Background: Chronic persistent neck pain with or without upper extremity pain is common in the general adult population with a prevalence of 48% for women and 38% for men, with persistent complaints in 22% of women and 16% of men. Multiple modalities of treatment are exploding in managing chronic neck pain along with increasing prevalence. However, there is a paucity of evidence for all modalities of treatments in managing chronic neck pain. Controlled studies have supported the existence of cervical facet or zygapophysial joint pain in 36% to 60% in heterogenous population of these patients. However, these studies also have shown false-positive results in 27% to 63% of patients with a single diagnostic block.
Study design: A systematic review of diagnostic cervical facet joint nerve blocks.
Objective: To evaluate and update the accuracy of diagnostic facet joint nerve blocks in the diagnosis of facet joint pain.
Methods: A methodological quality assessment of included studies was performed using Quality Appraisal of Reliability Studies (QAREL). Only diagnostic accuracy studies meeting at least 50% of the designated inclusion criteria were utilized for analysis. Studies scoring less than 50% are presented descriptively and critically analyzed. The level of evidence was classified as good, fair, and limited or poor based on the quality of evidence developed by the United States Preventive Services Task Force (USPSTF).Data sources included relevant literature identified through searches of PubMed and EMBASE from 1966 to June 2012, and manual searches of the bibliographies of known primary and review articles.
Results: Overall, a total of 26 manuscripts were considered for diagnostic accuracy evaluation and 9 manuscripts for studies evaluating various factors influencing the diagnostic validity of facet joint interventions. Based on 9 studies meeting the inclusion criteria utilizing 75% to 100% pain relief as the criterion standard with controlled blocks, the evidence is good for diagnostic accuracy of cervical facet joint pain, with a prevalence of 36% to 60% with a false-positive rate of 27% to 63% with a single block. Based on 2 studies from the same group of authors, the evidence for 75% to 100% pain relief as the criterion standard with a single block is limited. The evidence is limited for a single diagnostic block with 50% to 74% pain relief as the criterion standard, whereas no studies were available assessing the accuracy of 50% to 74% pain relief as the criterion standard with controlled blocks.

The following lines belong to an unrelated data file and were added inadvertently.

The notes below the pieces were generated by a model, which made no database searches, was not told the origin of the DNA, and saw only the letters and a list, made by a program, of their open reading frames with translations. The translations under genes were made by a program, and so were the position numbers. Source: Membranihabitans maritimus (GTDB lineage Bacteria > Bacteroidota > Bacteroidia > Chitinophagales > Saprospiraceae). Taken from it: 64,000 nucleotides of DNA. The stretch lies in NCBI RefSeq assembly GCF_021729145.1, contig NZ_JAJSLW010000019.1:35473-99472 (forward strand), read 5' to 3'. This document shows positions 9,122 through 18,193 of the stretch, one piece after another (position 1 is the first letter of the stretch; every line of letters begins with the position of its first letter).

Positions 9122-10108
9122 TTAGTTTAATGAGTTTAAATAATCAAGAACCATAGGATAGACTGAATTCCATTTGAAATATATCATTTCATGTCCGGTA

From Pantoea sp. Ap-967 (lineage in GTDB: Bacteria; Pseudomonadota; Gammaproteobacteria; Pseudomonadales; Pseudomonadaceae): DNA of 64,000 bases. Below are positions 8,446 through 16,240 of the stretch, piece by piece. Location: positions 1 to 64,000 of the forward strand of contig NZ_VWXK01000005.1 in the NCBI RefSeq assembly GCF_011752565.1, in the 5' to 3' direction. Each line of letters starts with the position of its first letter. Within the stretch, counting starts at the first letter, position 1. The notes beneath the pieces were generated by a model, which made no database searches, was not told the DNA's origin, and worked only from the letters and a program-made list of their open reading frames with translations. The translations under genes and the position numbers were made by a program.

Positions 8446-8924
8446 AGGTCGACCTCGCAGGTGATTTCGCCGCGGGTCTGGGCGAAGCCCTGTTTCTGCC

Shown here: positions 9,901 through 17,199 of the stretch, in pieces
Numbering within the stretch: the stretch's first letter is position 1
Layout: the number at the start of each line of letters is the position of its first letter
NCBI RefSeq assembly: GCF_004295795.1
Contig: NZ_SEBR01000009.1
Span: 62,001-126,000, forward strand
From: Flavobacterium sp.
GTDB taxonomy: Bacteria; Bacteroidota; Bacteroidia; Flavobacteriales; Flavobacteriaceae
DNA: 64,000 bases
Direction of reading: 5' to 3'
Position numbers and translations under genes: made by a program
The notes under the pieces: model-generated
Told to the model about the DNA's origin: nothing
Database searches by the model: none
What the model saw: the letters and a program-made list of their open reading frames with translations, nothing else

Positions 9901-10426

Limitations: The limitations of this systematic review include a paucity of literature on outcomes, randomized, placebo-controlled trials and a lack of consensus on a gold standard.
Conclusions: Diagnostic cervical facet joint nerve blocks are safe, valid, and reliable. The strength of evidence for diagnostic facet joint nerve blocks is good with the utilization of controlled diagnostic blocks with at least 75% pain relief as the criterion standard; however, the evidence is limited for single blocks or dual blocks for relief of 50% to 74% and single blocks with at least 75% pain relief.